Binoculars, scopes, and cameras at the ready!
Over 300 species of birds call the 600,000-acre Anza-Borrego Desert State Park home at various times throughout the year. With elevations ranging from near sea level to 6,200 feet, habitats include canyons, groves of native trees, meadows, creeks, mesquite bosques, bajadas, mountains, and deserts, within and around 12 designated wilderness areas. In the midst of glassing all the birds, be sure to take a moment to simply listen. The songs and the silence here are inspiring.
As the second-largest state park in the country more, than 500 miles of unpaved roads and more than 110 miles of hiking trails beckon birders. Be advised that off-road vehicles are necessary in many areas.
Insider tips for the hotspots:
- Borrego Palm Canyon Trail. This popular hike is located near the full-service campground (of the same name) close to the Visitor Center. Habitats include trees, desert vegetation, water, and native California fan palm.
- Bow Willow Canyon. The southern-most developed campground (of the same name) offers palm groves and desert willows among the In-Ko-Pah Mountains dry wash.
- Mountain Palm Springs. While in the south, hike this three-mile trail of rugged desert near one of the free dispersed primitive campgrounds in the park.
- Tamarisk Grove, Yaqui Well Trail. Near the developed campground (of the same name), you’ll find this self-guided trail well-marked and terminating at this important water source.
- Agua Caliente. For a bit of luxury while hiking, stop by this location for a dip in the hot springs. Seeping through the Elsinore Fault, this oasis has all the ingredients for nesting birds: water, cover, food.
Lots of information and maps are available at the Best Birding Trails site.
- California condor
- Owl – barn, long-eared, great horned
- Hawks – 10 species
- Hummingbirds – Costa’s, black-chinned, Xantus’s, five more species
- Quail – California, Gambel’s, mountain
- Common yellowthroat
- Hooded oriole
- Scott’s oriole
- Greater roadrunner
- Thrasher – six species
- Loggerhead shrike
- Bunting – Lazuli, painted, indigo
- Warbler – Wilson’s, Lucy’s, 22 more species
- Sparrow – black-throated, Mohave Bell’s, 20 more
- Wren – cactus, six more
- White-winged dove
- Flycatcher – vermillion, willow, brown-crested, three more
- Tanager – summer, hepatic, western
- Ducks and geese – 15 species
- Wading birds – dozens of species
- Woodpeckers – 12 species
For a list-style index, see the Birds of Anza-Borrego Desert State Park, created by the University of California Natural Reserve System. Birds are sortable by family, genus, species, and common name; making for an easy search. For details on when and where to find specific birds in this vast state park, pick up one of the several publications at the underground Visitor’s Center. (Yes, you read that correctly!)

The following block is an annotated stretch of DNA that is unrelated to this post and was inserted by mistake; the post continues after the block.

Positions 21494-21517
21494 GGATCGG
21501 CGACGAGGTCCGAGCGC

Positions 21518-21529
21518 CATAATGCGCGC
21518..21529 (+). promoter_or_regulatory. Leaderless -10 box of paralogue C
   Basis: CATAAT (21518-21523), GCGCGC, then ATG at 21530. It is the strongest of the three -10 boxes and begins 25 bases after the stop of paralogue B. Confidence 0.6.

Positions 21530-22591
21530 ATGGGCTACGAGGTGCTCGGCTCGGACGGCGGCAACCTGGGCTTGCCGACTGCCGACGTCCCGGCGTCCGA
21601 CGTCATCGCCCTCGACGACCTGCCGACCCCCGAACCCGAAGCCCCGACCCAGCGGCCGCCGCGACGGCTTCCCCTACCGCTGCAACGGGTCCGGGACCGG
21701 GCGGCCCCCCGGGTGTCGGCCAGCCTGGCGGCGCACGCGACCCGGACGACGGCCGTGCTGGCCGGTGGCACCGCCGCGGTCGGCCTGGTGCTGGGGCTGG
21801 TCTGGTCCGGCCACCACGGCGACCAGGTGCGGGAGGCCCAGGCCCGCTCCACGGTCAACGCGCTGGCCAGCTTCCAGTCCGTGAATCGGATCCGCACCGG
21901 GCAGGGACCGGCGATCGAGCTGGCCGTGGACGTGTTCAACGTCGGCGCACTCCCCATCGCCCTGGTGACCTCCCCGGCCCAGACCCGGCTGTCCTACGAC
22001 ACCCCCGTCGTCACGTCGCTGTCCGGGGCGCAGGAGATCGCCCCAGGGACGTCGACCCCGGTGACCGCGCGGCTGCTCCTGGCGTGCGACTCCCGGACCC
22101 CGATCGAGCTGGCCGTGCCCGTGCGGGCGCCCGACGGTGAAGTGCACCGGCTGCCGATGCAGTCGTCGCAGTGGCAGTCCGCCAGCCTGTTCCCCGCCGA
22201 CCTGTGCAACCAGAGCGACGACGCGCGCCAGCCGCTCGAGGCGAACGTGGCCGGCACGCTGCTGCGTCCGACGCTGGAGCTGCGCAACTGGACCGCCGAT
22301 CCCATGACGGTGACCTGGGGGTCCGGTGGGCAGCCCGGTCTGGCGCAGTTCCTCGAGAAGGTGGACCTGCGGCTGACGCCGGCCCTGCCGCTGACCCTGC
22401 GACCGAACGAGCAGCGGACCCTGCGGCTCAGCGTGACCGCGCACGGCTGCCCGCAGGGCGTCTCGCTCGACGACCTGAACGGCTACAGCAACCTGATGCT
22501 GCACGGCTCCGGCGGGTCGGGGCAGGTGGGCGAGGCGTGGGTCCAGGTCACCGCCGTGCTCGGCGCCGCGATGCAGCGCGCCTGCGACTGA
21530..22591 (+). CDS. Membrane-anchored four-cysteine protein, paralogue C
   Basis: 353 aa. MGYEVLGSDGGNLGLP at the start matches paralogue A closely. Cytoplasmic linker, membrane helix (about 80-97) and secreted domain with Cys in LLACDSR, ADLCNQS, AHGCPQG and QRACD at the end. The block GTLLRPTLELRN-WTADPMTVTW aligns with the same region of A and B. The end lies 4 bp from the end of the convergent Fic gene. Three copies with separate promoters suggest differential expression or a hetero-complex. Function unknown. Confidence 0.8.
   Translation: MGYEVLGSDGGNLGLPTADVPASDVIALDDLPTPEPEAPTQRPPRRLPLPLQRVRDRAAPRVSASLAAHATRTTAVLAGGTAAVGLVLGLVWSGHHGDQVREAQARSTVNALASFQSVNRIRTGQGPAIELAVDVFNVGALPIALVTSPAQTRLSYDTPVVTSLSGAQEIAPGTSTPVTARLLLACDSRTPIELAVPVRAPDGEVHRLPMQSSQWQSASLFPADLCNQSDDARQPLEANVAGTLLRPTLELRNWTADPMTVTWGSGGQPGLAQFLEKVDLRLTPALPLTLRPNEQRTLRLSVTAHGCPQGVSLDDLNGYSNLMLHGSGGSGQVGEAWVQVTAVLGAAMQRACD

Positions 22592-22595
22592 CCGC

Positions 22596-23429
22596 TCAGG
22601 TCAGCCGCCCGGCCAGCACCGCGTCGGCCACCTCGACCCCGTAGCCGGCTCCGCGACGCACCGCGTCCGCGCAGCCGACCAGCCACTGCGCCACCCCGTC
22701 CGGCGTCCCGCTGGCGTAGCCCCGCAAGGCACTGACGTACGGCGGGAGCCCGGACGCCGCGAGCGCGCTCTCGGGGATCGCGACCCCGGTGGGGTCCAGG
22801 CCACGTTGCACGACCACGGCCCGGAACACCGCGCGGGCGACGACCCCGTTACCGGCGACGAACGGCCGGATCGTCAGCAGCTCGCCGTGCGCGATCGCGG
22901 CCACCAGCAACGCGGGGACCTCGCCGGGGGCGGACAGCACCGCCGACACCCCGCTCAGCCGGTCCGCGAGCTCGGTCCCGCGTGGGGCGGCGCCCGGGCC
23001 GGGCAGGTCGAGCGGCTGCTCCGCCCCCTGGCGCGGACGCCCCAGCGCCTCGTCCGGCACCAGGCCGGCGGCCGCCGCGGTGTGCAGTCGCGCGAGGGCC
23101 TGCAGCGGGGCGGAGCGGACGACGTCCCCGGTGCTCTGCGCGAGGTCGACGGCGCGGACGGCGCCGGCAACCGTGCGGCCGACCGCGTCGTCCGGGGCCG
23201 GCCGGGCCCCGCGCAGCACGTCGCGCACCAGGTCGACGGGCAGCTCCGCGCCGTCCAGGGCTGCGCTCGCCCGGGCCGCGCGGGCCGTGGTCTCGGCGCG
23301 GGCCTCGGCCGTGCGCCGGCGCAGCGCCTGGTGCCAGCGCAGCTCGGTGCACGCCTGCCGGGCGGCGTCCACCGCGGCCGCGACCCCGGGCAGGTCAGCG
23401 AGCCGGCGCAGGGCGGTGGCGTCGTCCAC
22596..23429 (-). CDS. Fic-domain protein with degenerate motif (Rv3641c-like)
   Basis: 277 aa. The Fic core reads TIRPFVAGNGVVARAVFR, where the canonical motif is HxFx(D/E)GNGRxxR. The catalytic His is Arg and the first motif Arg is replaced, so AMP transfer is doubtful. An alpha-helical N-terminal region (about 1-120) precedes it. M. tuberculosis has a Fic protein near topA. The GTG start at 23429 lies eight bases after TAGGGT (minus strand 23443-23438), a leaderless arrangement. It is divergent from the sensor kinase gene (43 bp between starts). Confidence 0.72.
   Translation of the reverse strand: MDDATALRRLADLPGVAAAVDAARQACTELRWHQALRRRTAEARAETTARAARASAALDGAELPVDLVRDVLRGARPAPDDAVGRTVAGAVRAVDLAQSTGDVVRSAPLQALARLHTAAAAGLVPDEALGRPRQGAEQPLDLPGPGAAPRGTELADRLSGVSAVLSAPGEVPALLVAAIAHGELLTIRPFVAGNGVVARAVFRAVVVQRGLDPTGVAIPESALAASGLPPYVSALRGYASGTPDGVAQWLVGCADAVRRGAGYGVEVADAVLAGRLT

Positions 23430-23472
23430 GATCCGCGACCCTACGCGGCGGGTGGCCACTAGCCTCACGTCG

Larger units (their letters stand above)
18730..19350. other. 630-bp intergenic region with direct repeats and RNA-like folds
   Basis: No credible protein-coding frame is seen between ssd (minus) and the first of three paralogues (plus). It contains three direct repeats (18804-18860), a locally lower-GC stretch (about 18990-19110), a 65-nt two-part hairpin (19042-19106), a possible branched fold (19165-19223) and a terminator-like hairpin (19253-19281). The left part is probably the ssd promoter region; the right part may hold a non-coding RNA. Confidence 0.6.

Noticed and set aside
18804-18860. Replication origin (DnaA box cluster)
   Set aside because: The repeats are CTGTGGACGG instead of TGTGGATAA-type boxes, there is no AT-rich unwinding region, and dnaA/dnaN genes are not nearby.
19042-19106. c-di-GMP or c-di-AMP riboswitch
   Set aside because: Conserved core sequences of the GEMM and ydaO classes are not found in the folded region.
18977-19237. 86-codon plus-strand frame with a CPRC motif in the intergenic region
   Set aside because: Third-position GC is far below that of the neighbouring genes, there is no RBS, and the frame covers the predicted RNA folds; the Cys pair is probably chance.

This park has been dubbed one of “the best winter birding spots” in the country.
Anza-Borrego Desert State Park has been named an International Dark Sky Park. Very little light pollution obscures the night sky; making this a prime destination for star (and Milky Way) gazing. So, turn your binoculars or scope skyward after dark, and enjoy a wholly different view.
California’s largest state park resides at the northern edge of the Anza-Borrego Riparian IBA (Important Bird Area).
The Salton Sea, once was dubbed a “miracle in the desert” as California’s largest (accidental) inland lake, but depleting water and oxygen levels, pesticides, and no drainage have wrought havoc to this ecosystem. Yet, more than 400 avian species can be seen in this rare environment, which includes a designated National Wildlife Refuge. It is located just east of the Anza-Borrego Desert State Park. Guided tours are the recommended methods of exploration.
WHERE TO STAY
Anza-Borrego Desert State Park offers a handful of developed campgrounds throughout the area. They are replete with amenities, and welcome tents and vehicle campers. For the middle levels of comfort, this park has multiple free vehicle camping locations. There are no amenities at these sites, other than the chance to make new friends with similar interests. For the most adventurous, there is an abundance of free dispersed camping options. Check with the visitor center for details, and be sure to follow the safety rules. This is serious desert, after all.
Lastly, the town of Borrego Springs sits in the middle of the park. Restaurants, hotels, gas stations, grocery stores, and so forth are found here.